By Julia Connolly
Fifteen years ago today, 15 years ago right now, I learned my son has autism.
For months, I’d explained his behavior away, telling myself he didn’t respond to me because he was hard of hearing, he flapped his arms constantly because he was excited, and besides, lots of kids don’t talk until they’re 3 … right?
His doctor suggested I take him for a hearing test, referring me to the Arnold Palmer Child Development Center. They found his hearing was perfect, but they wanted to observe him and had a few questions for me. They tallied my answers and gave me the news: “Your son falls somewhere on the autistic spectrum.”
“What does that mean?” I asked. I’d never even heard of autism before. They explained, and the words stung my ears … severe developmental delays … lack of sensory awareness … repetitive behaviors … possibly non-verbal … I’d walked into the building thinking my son might have a minor hearing problem and walked out into an alien world where I didn’t know the language and nothing made sense.
On the way to the car, I was steering his stroller with one hand and balancing a large packet of information in the other. When I got us strapped in I quickly scanned the subtitles: Diagnoses, Early Intervention, Resources … there were no sections titled Cure.
I drove home through the impossibly blue-skyed Florida spring in a daze. At every stoplight I looked for good news in the packet of information. There wasn’t any.
When we got home my husband was on the phone—an international business call that couldn’t be interrupted. I held my tears and studied the information, waiting for him to finish the call.
He hung up and walked into the room, asking “How did it go?” I took a deep breath and patted the couch next to me. He sat down and I began giving him the life-altering report.
Afterward, we held each other for a long time, until I had to collect my older son from school. We untangled and I left to join the parent pick-up line.
When I got home we tidied the house because my out-of-town cousin was coming for a visit that evening. So began the next chapter of our lives.
The horror of that day 15 years ago is still with me, but the pain is not. Our son is now a strapping 17-year-old, a star Special Olympics athlete, the joy of our lives.
We’ve lived through broken furniture, being told he’d never speak, years of never daring to visit a store or restaurant (especially after he threw a glass bottle of ketchup at another diner), screaming meltdowns, running away from home, horrific plane rides, sleepless nights.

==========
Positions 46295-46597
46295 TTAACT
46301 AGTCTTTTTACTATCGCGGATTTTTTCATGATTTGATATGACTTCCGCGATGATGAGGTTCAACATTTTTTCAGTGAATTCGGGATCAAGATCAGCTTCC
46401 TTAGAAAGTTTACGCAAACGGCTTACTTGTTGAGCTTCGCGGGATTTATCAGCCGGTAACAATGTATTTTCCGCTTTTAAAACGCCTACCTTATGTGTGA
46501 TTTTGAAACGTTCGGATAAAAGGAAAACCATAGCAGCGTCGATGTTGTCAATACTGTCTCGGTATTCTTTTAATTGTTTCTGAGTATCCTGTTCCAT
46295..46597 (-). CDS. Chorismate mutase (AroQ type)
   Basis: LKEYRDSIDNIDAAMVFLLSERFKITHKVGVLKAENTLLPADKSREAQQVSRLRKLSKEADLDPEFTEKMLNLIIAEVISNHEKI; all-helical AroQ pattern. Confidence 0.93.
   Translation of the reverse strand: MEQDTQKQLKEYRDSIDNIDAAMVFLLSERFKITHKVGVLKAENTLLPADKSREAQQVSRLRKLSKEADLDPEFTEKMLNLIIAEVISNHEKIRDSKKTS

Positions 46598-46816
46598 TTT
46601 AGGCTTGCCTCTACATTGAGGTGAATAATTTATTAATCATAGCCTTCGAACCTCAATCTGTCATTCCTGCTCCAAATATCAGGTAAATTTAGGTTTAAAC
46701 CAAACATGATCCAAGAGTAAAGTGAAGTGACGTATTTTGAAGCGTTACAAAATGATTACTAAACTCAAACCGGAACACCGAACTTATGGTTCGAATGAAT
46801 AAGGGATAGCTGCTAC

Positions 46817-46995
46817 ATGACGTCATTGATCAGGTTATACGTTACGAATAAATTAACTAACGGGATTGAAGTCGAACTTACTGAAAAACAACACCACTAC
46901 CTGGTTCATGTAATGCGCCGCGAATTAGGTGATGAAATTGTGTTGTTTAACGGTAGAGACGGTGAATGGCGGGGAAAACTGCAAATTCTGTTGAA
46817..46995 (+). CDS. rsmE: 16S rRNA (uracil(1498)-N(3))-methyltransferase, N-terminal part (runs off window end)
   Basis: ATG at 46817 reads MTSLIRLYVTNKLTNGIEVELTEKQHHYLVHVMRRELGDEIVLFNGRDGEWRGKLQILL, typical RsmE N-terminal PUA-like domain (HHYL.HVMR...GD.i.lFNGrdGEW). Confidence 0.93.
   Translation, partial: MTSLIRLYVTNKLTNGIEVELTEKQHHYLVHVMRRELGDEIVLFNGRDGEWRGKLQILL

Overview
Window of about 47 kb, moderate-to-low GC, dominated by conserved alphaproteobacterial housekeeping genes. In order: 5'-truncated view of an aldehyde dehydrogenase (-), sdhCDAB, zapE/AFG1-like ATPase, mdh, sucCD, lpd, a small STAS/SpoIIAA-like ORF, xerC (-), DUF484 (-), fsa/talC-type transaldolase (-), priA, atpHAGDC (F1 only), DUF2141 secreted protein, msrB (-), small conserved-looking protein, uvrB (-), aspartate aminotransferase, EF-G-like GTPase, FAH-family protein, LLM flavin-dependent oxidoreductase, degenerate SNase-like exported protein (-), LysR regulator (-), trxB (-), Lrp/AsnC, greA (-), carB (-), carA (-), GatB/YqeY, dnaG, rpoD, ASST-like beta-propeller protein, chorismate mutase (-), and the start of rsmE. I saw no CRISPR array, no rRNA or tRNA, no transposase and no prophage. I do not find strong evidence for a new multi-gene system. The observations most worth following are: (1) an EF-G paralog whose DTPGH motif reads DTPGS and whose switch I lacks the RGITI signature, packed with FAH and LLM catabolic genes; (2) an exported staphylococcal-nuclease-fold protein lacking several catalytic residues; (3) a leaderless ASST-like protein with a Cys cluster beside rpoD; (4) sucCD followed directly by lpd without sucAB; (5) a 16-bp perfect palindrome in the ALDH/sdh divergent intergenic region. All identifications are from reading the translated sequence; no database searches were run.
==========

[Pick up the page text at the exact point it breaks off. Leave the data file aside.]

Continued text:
He doesn’t do those things anymore. In fact, he’s often singled out for his excellent behavior. He helps around the house, writes letters, sings along with nearly any song, has developed real friendships and gives the best hugs.
He also speaks. Sometimes we have to ask him to repeat a word, but we’re now able to carry on real conversations with him.
His progress is the result of the work and love of dozens of teachers, camp counselors, coaches, volunteers, family and friends. Yes, it does take a village to raise a child.
This anniversary, while marking a horrible day in our lives, is a joyous one. Celebrate!
Want more community? Little sister-siren Delaney Rose has been doing autism advocacy for years. She has a community blog where people contribute memes to capture, communicate, and share their experiences with autism, Autistic Kitten. She’s getting her masters in information technologies with a specialty in services for autistic people and their families.
Categories: Sister Sirens
Reblogged this on Lisa Lanser Rose and commented:
“The horror of that day 15 years ago is still with me, but the pain is not. ” Julia Connolly’s inspiring remembrance.
Thank you, Julia, for sharing this.
Reblogged this on I just have to say….
Oh Julia, your words. Your insight. The way you give and receive love. Gorgeous.